Exercise 3.3 – Landscape, foreground to background

Find a good viewpoint, perhaps fairly high up (an upstairs window might do) where you can see a wide view or panorama. Start by looking at the things closest to you in the foreground. Then pay attention to the details in the middle distance and, finally, the things towards the horizon. Now try and see the whole landscape together, from the foreground to horizon (you can move your eyes). Include the sky in your observation and try to see the whole visual field together, all in movement (there is always some movement). When you’ve got it, raise your camera and take a picture. Add the picture and a description of the process to your learning log.

The exercise brief describes the process that a landscape photographer would go through instinctively. However, it can occasionally be useful to break down a process and think about it step-by-step.

The scene I have chosen is one of the iconic views of Kent, Aylesford village with its medieval bridge, as seen from the nearby road bridge. Normally, I would take this from mid-span, which shows more of the old bridge, and crop tighter into the bridge which excludes much of the foreground. For the purpose of this exercise, I have moved to the left and included the river bank as foreground. Unfortunately, this includes a lot of ’empty’ water but at least, today, a fresh breeze has thrown up an interesting ripple texture.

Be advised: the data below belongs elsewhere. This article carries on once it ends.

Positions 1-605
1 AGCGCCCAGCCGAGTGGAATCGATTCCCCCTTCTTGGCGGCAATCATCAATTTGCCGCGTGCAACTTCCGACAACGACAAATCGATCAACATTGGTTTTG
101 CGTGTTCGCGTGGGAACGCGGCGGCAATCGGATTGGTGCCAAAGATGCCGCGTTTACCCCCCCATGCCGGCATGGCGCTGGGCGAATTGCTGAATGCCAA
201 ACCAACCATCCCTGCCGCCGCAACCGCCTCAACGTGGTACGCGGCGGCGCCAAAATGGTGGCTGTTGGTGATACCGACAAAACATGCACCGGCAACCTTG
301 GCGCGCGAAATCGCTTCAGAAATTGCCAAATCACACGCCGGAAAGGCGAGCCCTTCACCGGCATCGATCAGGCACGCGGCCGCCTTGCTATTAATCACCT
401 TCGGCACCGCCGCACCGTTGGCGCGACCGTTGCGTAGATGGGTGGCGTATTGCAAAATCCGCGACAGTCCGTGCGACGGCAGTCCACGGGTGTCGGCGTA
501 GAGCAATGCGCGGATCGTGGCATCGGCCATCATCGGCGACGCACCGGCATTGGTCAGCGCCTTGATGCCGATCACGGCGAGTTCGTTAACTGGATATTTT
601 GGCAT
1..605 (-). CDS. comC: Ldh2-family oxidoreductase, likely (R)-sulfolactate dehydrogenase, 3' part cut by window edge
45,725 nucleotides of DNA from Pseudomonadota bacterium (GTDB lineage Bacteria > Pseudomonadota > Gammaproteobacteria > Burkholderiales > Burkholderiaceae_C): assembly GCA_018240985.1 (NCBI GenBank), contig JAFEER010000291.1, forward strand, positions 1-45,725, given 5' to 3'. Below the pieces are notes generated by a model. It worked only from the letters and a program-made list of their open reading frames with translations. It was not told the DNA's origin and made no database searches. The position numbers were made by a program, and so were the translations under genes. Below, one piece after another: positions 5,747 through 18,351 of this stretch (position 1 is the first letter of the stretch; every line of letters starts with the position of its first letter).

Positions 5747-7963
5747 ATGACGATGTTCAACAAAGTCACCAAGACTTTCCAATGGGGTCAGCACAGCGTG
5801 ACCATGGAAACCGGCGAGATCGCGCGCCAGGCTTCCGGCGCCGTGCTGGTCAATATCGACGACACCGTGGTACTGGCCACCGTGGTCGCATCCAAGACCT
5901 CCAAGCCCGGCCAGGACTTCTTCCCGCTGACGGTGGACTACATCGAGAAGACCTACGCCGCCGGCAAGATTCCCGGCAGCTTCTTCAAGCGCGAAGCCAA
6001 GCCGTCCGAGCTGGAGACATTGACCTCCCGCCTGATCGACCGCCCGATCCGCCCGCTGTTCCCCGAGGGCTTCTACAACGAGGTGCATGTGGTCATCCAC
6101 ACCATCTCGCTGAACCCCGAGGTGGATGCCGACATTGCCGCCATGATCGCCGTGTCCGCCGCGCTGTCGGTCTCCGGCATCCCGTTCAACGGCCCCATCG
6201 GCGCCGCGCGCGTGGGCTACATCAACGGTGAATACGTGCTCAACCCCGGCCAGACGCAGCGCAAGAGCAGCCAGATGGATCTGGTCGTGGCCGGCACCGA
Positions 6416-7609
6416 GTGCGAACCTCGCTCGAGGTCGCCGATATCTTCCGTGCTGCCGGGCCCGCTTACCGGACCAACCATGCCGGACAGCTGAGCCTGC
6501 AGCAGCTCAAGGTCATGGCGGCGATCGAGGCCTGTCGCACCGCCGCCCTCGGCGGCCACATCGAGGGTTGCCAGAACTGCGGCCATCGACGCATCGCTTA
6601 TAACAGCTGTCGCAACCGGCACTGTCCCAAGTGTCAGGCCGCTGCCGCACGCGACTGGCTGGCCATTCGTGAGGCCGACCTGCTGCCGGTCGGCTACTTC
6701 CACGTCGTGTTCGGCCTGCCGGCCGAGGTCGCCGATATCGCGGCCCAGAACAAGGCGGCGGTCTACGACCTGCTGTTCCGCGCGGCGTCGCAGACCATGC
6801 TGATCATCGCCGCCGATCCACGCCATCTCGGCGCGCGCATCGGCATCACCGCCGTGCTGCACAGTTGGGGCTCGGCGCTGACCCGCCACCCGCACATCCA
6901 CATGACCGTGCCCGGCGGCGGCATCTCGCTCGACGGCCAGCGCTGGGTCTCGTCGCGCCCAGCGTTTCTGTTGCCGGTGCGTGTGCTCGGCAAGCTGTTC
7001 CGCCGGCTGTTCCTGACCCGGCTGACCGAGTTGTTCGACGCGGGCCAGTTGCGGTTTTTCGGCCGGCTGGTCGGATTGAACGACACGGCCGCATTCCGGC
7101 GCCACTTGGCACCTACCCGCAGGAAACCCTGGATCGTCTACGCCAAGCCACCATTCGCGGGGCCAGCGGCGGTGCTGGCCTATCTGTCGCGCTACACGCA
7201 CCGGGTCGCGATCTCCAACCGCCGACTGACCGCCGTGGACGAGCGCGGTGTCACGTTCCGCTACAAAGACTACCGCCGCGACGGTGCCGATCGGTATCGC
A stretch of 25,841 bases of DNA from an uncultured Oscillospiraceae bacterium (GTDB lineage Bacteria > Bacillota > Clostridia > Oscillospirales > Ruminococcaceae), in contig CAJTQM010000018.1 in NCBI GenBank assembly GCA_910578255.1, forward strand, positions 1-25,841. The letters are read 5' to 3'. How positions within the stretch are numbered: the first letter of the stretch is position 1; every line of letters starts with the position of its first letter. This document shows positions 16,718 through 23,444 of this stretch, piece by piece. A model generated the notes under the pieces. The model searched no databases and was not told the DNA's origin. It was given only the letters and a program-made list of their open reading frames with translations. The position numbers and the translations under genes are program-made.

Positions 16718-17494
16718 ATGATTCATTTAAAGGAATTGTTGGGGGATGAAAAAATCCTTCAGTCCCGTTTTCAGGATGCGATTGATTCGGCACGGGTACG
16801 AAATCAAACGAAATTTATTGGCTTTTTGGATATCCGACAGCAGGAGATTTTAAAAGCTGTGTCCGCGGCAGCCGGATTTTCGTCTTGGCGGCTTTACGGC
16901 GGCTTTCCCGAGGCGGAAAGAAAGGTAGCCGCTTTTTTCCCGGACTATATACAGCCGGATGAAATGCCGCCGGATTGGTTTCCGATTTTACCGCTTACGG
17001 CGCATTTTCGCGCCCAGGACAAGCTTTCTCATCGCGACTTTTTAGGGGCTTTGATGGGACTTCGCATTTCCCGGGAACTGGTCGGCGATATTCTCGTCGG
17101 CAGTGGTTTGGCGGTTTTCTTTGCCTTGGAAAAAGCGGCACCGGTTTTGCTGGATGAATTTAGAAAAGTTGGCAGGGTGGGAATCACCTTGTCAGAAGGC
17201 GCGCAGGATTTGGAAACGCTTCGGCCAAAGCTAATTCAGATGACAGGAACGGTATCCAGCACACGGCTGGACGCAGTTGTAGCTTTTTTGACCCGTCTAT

The visual interest is in the middle-ground (bridge and houses) and background (church and distant trees), and I build up the scene forward and backward from there. As noted above, I have used the undergrowth of the left-hand bank as foreground interest and a lead-in line to the bridge. The threatening sky (threat fulfilled five minutes later) gives us our backcloth. I have used the two trees at the left and right edges as ‘eye-stoppers’ to prevent the viewer’s eye wandering out of the sides of the image.

Finally, the image was made with a Canon G1X in aperture-priority mode, ISO100, 1/100s at f/8 and subjected to a bit of tweaking in Lightroom



Mark Littlejohn

I attended a lecture by Mark Littlejohn, a landscape photographer living near Ullswater. The event was organised by ‘SNAPS’, a grouping of local camera clubs.

Littlejohn was the overall winner of the 2014 Landscape Photographer of the Year and has an impressive total of judge’s commendations for this competition. He came late to photography, having retired as a senior police officer and taken up a camera and fellwalking to de-stress. With no formal training and no strict adherence to the ‘rules of composition’ he presents a refreshingly different view on landscape to the traditional camera-club format.

Many of the images were shot on standard or medium-telephoto lenses, typically 85-180mm, and in portrait format which is, probably, appropriate for mountains and trees that have a vertical emphasis. He uses a minimum of cropping (he says never more than one edge) and a minimum of post-processing, preferring to spend time with the camera to the computer. A lot of the mountain images are more about the light and the weather than the mountains themselves.

A set of images in the second half were of trees or groups of trees with empathic titles such as “The Mob”, “The Dancer” or “The Extrovert”. The titles fit the shape an overall feeling of the image.

Littlejohn works on the Ullswater Steamers, and presented a set of environmental portraits of his colleagues. The steamers also allow him a viewpoint of the landscape surrounding the lake.

An important final message was not to get hung up on others’ opinions of ones photography, but to do your own thing and enjoy it.